MTCD – A Visual Anthology of My Machine Life
“How old are you? I’m seven iPhones old,” reads one of the statements in the iconic book The Age of Earthquakes (Shumon Basar, Douglas Coupland, Hans Ulrich Obrist, 2015), in response to the provocative question “Are generations still measured by years?” Are they, indeed?
Since the end of WWII, our life has been marked – at an exponential rhythm – by a number of technological inventions, which have changed the way we communicate, as well as socialise, represent ourselves, work, create and experience content and more. Other historical events in that period – from the Moon landing in the 1960s to the Arab Spring in 2010 – have not impacted our existence as much as our media experience of them has. Many of these inventions, from the personal computer to the World Wide Web, to iPhones, have been game-changing, impacting our lives in ways that make us forget how it was before them; others have not survived the descending curve of the hype cycle. But even the latter, often commercially presented as the “next big thing”, have succeeded in polarising our attention and desires.
Taking this basic truth as a starting point, MTCD – A Visual Anthology of My Machine Life is a monologue in which artist and researcher Teresa Dillon takes one “machine” from each year of her life, reflecting on the uses, misuses, and abuses of technology. From radios to home recording devices to her first experiences on the internet, Dillon’s sonic and visual journey explores the key “machines” that have come to shape her technological know-how and imagination, in turn revealing the contradictions and realities of a generation born as “digital natives”. This multimedia, personal, auto-ethnographic performance piece (which premiered at Berlin’s Transmediale in 2018), will be presented in Ljubljana for the first time in the framework of the 22nd edition of the international festival Mladi levi.
Artist, curator and researcher Teresa Dillon creates and tells stories about the techno-civic, that is, the relationships that exist between people, communities, technologies and governance. She is particularly interested in issues related to survival; repair cultures; environmental monitoring; interspecies relationships; sonic folklores; histories and heritages of technology and the built environment; surveillance; and open source civic resources.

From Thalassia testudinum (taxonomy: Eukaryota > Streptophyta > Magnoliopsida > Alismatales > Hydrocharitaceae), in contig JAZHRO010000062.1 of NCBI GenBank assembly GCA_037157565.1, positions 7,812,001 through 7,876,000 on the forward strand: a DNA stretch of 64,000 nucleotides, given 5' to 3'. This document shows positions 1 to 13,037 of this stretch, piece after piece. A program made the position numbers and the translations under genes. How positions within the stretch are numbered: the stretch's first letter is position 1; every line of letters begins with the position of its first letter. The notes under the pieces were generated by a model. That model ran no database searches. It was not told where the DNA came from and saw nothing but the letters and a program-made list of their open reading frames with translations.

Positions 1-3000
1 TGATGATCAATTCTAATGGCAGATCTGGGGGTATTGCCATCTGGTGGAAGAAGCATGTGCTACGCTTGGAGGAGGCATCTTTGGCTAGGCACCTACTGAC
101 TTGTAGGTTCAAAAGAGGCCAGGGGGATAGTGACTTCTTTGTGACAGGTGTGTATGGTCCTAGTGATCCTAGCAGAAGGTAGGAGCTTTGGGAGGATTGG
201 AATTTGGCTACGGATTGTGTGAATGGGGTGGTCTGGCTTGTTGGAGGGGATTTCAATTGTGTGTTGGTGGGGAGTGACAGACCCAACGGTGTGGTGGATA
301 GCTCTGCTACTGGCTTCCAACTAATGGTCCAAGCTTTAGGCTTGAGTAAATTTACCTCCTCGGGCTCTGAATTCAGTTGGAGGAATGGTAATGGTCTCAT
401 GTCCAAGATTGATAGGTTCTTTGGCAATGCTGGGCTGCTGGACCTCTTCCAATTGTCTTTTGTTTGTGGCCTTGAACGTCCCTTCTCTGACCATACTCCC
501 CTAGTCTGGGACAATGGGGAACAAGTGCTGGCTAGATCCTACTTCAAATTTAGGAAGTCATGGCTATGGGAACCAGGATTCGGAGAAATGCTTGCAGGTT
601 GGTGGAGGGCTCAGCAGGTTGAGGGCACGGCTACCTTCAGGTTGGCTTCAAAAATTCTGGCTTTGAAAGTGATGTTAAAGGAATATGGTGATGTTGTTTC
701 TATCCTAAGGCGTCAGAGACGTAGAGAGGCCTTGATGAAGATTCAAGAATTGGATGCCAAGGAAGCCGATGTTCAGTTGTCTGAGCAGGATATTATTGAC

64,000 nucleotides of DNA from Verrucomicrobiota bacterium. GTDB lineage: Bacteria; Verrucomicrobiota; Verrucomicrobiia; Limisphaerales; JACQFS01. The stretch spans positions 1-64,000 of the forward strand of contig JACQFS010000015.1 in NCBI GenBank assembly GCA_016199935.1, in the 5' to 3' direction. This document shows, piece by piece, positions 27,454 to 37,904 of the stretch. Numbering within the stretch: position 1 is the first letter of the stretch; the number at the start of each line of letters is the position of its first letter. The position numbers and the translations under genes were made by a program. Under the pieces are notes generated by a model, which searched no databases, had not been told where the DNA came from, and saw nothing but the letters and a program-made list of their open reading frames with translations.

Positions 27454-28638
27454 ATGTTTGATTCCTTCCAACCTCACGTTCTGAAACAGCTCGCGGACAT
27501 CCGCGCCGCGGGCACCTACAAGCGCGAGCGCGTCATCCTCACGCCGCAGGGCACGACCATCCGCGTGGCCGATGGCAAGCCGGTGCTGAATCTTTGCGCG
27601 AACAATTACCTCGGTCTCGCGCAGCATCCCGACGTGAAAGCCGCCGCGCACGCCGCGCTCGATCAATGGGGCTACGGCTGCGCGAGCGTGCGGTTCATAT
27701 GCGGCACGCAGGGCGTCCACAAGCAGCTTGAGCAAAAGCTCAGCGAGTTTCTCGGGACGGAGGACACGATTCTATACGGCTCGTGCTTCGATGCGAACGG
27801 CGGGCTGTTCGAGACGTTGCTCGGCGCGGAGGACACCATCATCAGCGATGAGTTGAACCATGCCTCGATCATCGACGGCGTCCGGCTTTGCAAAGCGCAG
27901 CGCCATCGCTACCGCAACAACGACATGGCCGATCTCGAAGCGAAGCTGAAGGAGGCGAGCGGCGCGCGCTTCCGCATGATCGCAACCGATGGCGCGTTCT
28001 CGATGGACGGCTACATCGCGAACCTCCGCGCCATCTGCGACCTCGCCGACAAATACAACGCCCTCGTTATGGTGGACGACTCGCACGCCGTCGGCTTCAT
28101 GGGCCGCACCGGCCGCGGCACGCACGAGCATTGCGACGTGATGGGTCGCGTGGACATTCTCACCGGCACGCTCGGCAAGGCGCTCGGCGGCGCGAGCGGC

Trained in theatre studies, set design and psychology, Teresa has since the mid-2000s created performances and works under the name Polar Produce. Along with MTCD – A Visual Anthology of My Machine Life (2018), recent pieces include Canary Songs, a sonic re-enactment and choral performance, drawing on the history of female workers in WWI ammunition factories, and AMHARC (2017), a sculptural work made from recycled materials, drawing attention to how surveillance architectures affect other creatures’ habits and ecologies.Teresa’s work has been published and exhibited internationally (Ars Electronica, Helsinki Design Week, LABoral, 7a*11d, Locws International), presented at various conferences and symposia (ISEA, Make City, EcoCity, Istanbul Biennale) and reviewed in Nature Magazine, Wire, Creators,BBC online and we-make-money-not-art. Currently, she is professor of City Futures at the School of Art and Design, UWE Bristol and principal investigator at the international programme and network Repair Acts.
Author: Teresa Dillon
Set design and live image: Teresa Dillon, Rod Maclachlan, Luke Bennett
Production of the event: Aksioma – Institute for Contemporary Art and Festival Mladi levi / Zavod Bunker, Ljubljana, 2019
the Ministry of Culture of the Republic of Slovenia and the Municipality of Ljubljana.
Aksioma’s programme is additionally supported by the Ministry of Public Administration as part of the public call for co-financing projects for the development and professionalisation of NGOs and volunteerism as well as by JSKD